APNewsBreak: About 4000 more US troops to go to Afghanistan

Defense Secretary Jim Mattis said Thursday that President Donald Trump is still fully engaged on Afghanistan despite his delegation of authority on strategy and troop levels to the military.

Mattis told the Senate Armed Services Committee "we are not winning" in Afghanistan, citing an increase in attacks by the Taliban. However, the top USA commander in Afghanistan, Army General John Nicholson, has said that several thousand more are needed to support the Afghan security forces.

President Trump and Defense Secretary Mattis attend a Cabinet meeting, Monday, June 12, 2017, in the Cabinet Room of the White House in Washington.

This week Mattis told Congress that by mid-July he might have an idea of how many more US troops could be needed after the administration concludes a review of its Afghanistan strategy.

Mattis testified to Congress that the Taliban "had a good year last year" and that "winning", which we're now not doing, is a scenario in which USA forces, working with Afghan forces, are able to provide local security after several years of "frequent skirmishing" with the Taliban and other insurgent forces. He said Trump administration's primary national interest and the worldwide interest in Afghanistan is ensuring it does not become an "ungoverned space" from which attacks can again be launched against the U.S., other nations or the Afghan people.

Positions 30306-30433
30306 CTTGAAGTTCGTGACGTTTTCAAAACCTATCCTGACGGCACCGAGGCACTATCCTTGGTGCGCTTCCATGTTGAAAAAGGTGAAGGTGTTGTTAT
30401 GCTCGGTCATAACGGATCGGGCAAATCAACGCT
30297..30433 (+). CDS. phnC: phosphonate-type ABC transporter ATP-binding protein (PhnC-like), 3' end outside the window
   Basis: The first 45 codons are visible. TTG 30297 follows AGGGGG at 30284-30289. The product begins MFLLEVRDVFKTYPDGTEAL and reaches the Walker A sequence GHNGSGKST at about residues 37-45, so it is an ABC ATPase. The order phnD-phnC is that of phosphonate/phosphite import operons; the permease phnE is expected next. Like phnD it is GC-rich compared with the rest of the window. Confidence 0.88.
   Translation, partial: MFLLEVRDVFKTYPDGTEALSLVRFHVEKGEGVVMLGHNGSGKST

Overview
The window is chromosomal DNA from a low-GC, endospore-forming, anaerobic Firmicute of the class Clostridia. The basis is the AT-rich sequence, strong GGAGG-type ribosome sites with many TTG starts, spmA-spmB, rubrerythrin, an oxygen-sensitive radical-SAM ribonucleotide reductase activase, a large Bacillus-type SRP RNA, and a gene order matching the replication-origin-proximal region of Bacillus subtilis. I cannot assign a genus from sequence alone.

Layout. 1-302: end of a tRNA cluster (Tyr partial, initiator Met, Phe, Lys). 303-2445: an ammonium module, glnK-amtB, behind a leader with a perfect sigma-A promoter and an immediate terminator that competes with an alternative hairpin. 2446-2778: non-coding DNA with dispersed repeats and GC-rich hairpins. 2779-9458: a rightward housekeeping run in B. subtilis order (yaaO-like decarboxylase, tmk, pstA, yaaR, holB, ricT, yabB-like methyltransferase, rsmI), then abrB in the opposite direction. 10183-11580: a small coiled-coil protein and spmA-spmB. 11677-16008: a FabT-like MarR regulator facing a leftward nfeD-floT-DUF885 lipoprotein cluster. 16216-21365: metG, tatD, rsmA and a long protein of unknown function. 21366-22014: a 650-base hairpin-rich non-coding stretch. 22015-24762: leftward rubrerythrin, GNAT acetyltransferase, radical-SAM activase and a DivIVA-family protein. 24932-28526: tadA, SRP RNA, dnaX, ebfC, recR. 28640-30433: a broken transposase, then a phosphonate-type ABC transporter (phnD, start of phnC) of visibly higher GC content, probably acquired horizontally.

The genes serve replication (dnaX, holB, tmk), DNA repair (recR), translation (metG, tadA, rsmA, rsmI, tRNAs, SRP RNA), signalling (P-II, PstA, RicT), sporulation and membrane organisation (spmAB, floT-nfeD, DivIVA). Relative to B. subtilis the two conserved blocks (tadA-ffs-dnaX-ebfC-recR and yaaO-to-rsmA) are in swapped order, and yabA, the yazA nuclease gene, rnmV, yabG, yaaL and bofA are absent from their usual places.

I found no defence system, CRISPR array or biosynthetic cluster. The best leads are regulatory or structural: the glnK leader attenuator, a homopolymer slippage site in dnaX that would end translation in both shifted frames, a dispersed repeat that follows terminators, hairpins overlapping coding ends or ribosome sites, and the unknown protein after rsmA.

As such, Mattis is looking to end the war as soon as possible.

"We would have to change the priorities, we would have to put it in a more regional construct".

"We will define the way ahead, and I will set the military commitment" in Afghanistan, Mattis said in repeating an earlier statement.

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While the Trump administration may not be going fast enough in developing a more "winning" strategy in Afghanistan for McCain's liking, it is apparent that the hawkish McCain's disagreement with Mattis and Trump is more over timing than major substantive points, including whether US troops should be in Afghanistan at all.

The report went on to state that the Pentagon later developed a plan to send 3,000 to 5,000 more us troops to Afghanistan, including hundreds of Special Operations forces.

A resurgent Taliban coupled with Islamic State militants have challenged US forces in the region and are taking back territory formerly under control of USA and Afghan troops. Three U.S. soldiers were killed and another was wounded in eastern Afghanistan this weekend in an attack claimed by the Taliban. A United States military presence has persisted in the country ever since.

For years after the initial US -led invasion, former Representative Ron Paul (R-Texas), the leading non-interventionist in Congress, continually noted that no war had been constitutionally authorized within Afghanistan - only the use of force against those responsible for the 9/11 attacks. In late April President Trump delegated to Mattis the authority for troop levels in Iraq and Syria.

"I think there's going to have to be an adequate ground force, but I don't think it should be primarily American", McChrystal said.

ABC News looks at the change and whether anything will change in the USA military posture in Iraq, Syria and Afghanistan.

Paul's 2015 commentary is still relevant: "Why are we still at war in Afghanistan?"

  • Adam Floyd